3 Tools To Help Kids Learn The Books Of The Bible

Learning the Books of the BibleDo you know the books of the Bible, in order?  Do you remember when you learned them?

I think I was five years old when I first learned the books of the Old Testament.  I was at Vacation Bible School, and a brown-haired lady (who was probably actually just a teenager), strummed on a guitar and sang through the books of the Bible every day that week.

I could still sing that song to you now, and that song is how I navigated the Old Testament throughout my childhood.  It took me a while longer to learn the books of the New Testament, but having the books memorized served me well.  It helped me to have a little direction when I got my first “grown-up” Bible.  I knew generally what I was looking at, and knowing the books in order helped build my comfort in navigating God’s Word.  I am hoping to start working on learning the books of the Bible with my own kids this year, because I know from personal experience that this is knowledge that will serve them well, too.  And you can probably already guess my preferred method!

Three Tools To Help Kids Learn The Books Of The Bible

Songs

There are many songs for books of the Bible that are available online, and I highly recommend finding one you like and singing it with your kids every day!  Putting facts to music is one of the best ways for kids (and adults) to retain information.  This is how I learned the books of the Bible, and eventually I could say them without singing as well.

Once your kids have a books of the Bible song memorized, I think it is important to translate their knowledge into a context where they can actually use it, and hopefully cement it into their minds.  For that, I suggest games!

Games

If you have a creative side, you can probably incorporate books of the Bible into games your children already like to play. For example, you could play freeze tag where they have to recite the next book of the Bible to be freed, or “Old Maid” with books of the Bible written on the cards instead.  But my favorite “game” for helping kids learn to navigate the Bible is “Bible Drills”.  Have your children grab their own Bibles, and then call out a book – first child to turn their Bible to the correct book wins!  I like this game best because it helps kids develop familiarity with how the books are laid out in their own Bible, and the length of each book.  You can also make it a little more challenging and add chapter and verse as well.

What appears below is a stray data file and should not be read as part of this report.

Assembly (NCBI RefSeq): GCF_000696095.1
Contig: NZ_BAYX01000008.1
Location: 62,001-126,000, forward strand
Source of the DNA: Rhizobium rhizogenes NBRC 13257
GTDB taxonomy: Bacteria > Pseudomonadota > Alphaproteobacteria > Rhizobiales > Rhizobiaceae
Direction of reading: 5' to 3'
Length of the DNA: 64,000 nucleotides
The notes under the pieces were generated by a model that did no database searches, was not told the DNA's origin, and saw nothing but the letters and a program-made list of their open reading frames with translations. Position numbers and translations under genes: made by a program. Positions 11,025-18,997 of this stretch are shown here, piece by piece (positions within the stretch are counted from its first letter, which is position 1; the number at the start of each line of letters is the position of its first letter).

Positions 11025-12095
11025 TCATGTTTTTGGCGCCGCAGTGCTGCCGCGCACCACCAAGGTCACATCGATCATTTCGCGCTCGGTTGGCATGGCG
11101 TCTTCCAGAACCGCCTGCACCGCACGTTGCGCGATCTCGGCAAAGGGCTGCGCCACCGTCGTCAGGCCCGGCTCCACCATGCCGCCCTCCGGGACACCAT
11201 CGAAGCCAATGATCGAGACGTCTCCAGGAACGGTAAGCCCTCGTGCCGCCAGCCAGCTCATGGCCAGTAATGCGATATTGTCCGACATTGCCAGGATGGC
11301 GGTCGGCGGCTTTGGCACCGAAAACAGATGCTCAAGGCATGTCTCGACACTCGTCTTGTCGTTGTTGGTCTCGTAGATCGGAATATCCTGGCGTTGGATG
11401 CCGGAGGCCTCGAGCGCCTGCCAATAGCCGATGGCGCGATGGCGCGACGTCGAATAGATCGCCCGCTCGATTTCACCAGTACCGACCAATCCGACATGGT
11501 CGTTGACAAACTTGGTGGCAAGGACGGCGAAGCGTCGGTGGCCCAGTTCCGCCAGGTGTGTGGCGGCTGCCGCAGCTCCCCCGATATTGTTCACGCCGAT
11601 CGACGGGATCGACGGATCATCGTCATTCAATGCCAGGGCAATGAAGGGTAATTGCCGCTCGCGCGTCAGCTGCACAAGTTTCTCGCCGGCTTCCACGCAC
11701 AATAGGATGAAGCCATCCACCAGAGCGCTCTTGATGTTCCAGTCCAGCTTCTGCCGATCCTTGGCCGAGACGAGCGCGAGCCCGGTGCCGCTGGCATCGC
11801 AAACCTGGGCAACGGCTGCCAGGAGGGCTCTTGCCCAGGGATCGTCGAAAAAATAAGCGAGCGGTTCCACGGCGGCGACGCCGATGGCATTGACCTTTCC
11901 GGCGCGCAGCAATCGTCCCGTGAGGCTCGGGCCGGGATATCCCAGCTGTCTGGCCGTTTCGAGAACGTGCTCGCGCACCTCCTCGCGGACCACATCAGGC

Page Tabs

Of course, you’ll want to hold off on this if you plan on doing Bible Drills, but getting your child a Bible with page tabs can also be a way to help them familiarize themselves with the different books of the Bible.  Encourage your child to look up the verses that are mentioned in church, or the chapter you plan to read for family devotions.  Kids need practice with a real-life Bible so they can start to remember where different stories are located, and using a Bible with page tabs makes the process of looking things up less intimidating for kids who are still getting the hang of it.

The Most Important Thing  

In the process of helping your child learn the books of the Bible, don’t forget that head knowledge is not the most important thing.  I was sitting in church recently listening to a missionary give a guest sermon, and he admitted that he had never learned the books of the Bible. It was then that I realized that knowledge is only useful to a certain point – this man was not godly because he knew intellectual facts, but because he loved and served the Lord.

Color Code BibleIt is great, and helpful to have the books memorized, but more importantly we want to make sure that our children are familiar with the words inside the Bible. I love the Color Code Bible for that because it color-codes different sections of Scripture based on topic (ex. Spiritual growth, prayer, God, etc.), so your child can get a handle on what to look for in different Scripture passages.  It’s a great tool for helping your kids find what they are looking for and remember where to look for certain topics.

Learning the names of the books is not as important as learning what God has to say within those books.  If your child doesn’t ever learn the books of the Bible, that is okay.  Let’s first focus on instilling a high regard for God’s Word in our children’s hearts by having a high regard for the Bible ourselves and modeling that for them.  Memorizing the books of the Bible is just a bonus.

YOUR TURN!

Have you helped your kids memorize the books of the Bible? What is your favorite method?

3 Tools to Help Kids Learn the Books of the Bible

Callie Martinez is a wife, a mother, a part-time dental hygienist, and a fan of coffee. She has been writing regularly on her blog, Through Clouded Glass, since 2008. When she is not taking care of her three children (all under four years old), she enjoys spending time with her husband, reading, and working on her endless list of DIY and sewing projects. She is passionate about her faith in Jesus Christ, her family, and encouraging others to keep an eternal perspective through the day-to-day.

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About Callie Nicole

Callie Martinez is a wife, a mother, a part-time dental hygienist, and a fan of coffee. She has been writing regularly on her blog, Through Clouded Glass, since 2008. When she is not taking care of her three children (all under four years old), she enjoys spending time with her husband, reading, and working on her endless list of DIY and sewing projects. She is passionate about her faith in Jesus Christ, her family, and encouraging others to keep an eternal perspective through the day-to-day.